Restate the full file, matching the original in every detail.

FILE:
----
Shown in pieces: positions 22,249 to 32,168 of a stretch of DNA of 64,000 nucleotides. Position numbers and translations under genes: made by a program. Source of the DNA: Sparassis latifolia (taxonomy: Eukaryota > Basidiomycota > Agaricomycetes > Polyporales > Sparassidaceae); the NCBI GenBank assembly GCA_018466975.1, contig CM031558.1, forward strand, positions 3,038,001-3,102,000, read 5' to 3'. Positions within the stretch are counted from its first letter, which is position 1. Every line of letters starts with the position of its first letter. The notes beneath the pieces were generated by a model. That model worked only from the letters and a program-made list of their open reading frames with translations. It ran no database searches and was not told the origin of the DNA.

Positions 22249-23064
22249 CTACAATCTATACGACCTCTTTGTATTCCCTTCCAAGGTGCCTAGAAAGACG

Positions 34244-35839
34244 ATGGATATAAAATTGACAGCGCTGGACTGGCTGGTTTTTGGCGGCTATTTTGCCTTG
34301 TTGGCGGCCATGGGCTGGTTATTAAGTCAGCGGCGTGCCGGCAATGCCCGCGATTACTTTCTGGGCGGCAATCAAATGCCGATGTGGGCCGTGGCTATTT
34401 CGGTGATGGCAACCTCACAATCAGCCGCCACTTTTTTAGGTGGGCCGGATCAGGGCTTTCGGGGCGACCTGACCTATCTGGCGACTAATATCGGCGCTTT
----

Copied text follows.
Shown in pieces: positions 22,249 to 32,168 of a stretch of DNA of 64,000 nucleotides. Position numbers and translations under genes: made by a program. Source of the DNA: Sparassis latifolia (taxonomy: Eukaryota > Basidiomycota > Agaricomycetes > Polyporales > Sparassidaceae); the NCBI GenBank assembly GCA_018466975.1, contig CM031558.1, forward strand, positions 3,038,001-3,102,000, read 5' to 3'. Positions within the stretch are counted from its first letter, which is position 1. Every line of letters starts with the position of its first letter. The notes beneath the pieces were generated by a model. That model worked only from the letters and a program-made list of their open reading frames with translations. It ran no database searches and was not told the origin of the DNA.

Positions 22249-23064
22249 CTACAATCTATACGACCTCTTTGTATTCCCTTCCAAGGTGCCTAGAAAGACG

Positions 34244-35839
34244 ATGGATATAAAATTGACAGCGCTGGACTGGCTGGTTTTTGGCGGCTATTTTGCCTTG
34301 TTGGCGGCCATGGGCTGGTTATTAAGTCAGCGGCGTGCCGGCAATGCCCGCGATTACTTTCTGGGCGGCAATCAAATGCCGATGTGGGCCGTGGCTATTT
34401 CGGTGATGGCAACCTCACAATCAGCCGCCACTTTTTTAGGTGGGCCGGATCAGGGCTTTCGGGGCGACCTGACCTATCTGGCGACTAATATCGGCGCTTT